What We're All About

CU Students have teamed together this year to learn through exploration how to manipulate many different instructional technologies. In time we hope to branch out and share our knowledge with other educators and peers.
We'd like to serve as a resource to our fellow future educators and professors of Education who would like to put that SmartBoard to use in their classroom, or learn how to use podcasts in the classroom as tools for parent involvement or student assessments. The possibilities are endless!
Your local Clemson Geek Squad


Fifth Grade Student Teaching

I am a student teacher in the fifth grade this semester. It is very different from the second grade class I was in as a practicum student in countless ways. Each grade comes with exciting and unique challenges and rewards.

The use of technology is currently used in the classroom but we are only scratching the surface of the endless possibilities of how to integrate technology into education. For example, the Promethean board serves as a projector instead of an interactive white board. Projects are video taped, and fragments of the tapes are watched. However, my cooperating teacher is open to new ideas. We have brainstormed various ideas. I will let you know more specifics when I know more.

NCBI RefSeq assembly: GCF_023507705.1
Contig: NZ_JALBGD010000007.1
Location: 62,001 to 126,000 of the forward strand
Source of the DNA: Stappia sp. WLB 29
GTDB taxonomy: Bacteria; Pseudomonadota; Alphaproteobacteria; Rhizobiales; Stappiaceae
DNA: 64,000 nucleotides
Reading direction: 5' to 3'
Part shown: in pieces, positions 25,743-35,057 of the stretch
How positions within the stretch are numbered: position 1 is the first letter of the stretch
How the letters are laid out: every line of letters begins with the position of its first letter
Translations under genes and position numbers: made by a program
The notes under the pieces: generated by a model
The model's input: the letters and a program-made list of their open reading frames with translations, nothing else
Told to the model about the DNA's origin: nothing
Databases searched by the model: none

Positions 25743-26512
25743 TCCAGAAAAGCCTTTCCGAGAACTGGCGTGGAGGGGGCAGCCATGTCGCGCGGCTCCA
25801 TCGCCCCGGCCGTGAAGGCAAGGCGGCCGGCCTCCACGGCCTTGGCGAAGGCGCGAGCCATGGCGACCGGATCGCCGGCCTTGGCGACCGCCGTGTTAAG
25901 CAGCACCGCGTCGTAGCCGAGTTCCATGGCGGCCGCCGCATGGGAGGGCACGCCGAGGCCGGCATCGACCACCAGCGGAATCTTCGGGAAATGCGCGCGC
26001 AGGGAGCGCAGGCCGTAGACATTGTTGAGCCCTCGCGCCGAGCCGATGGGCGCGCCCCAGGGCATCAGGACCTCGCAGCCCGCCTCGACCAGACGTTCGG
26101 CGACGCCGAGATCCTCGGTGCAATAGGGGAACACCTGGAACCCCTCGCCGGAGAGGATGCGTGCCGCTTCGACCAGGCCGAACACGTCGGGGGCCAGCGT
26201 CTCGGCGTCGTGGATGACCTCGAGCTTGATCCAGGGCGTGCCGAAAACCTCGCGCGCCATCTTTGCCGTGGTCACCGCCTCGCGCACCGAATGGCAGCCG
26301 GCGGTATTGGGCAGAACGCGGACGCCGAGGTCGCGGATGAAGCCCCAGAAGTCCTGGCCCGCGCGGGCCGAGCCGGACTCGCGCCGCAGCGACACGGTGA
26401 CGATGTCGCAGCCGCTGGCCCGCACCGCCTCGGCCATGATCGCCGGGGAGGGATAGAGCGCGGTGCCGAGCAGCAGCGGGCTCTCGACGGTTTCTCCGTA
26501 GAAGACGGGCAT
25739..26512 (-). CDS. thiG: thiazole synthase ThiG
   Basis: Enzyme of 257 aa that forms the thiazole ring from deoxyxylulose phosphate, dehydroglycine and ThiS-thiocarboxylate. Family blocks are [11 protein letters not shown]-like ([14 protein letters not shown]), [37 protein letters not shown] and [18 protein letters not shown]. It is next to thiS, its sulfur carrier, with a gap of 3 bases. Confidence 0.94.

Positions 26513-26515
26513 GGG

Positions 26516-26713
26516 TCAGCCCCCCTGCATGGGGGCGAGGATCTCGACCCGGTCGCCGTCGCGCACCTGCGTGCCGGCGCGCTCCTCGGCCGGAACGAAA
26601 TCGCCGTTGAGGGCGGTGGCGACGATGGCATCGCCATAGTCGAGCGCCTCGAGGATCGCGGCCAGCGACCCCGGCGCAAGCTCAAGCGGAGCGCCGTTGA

Picture: 2nd Grade lesson using Google Earth


Jessica Campbell said...

I can't wait to hear more, Elyse!

Jessica Campbell said...

I'm student teaching at Pendleton Elementary in a second grade classroom. My cooperating teacher is very open to new ideas and learning new ways of using her resources.

However, she's a lot like me in that she has to write herself notes about every detail or else she'll forget. In practical application that means we both like having written instructions, with fool-proof, step-by-step procedures that we can follow. From there, we both feel comfortable to venture out and be creative with whatever medium we're using.

I've been using Google Earth every day with the students to help them conceptualize various locations on a map.

My challenge now is: How do I document how to use this program in a format that she can follow when I'm not around?

Simply showing her isn't sufficient. Are there any written, concise instructions already out on the web? If not, how do I make them?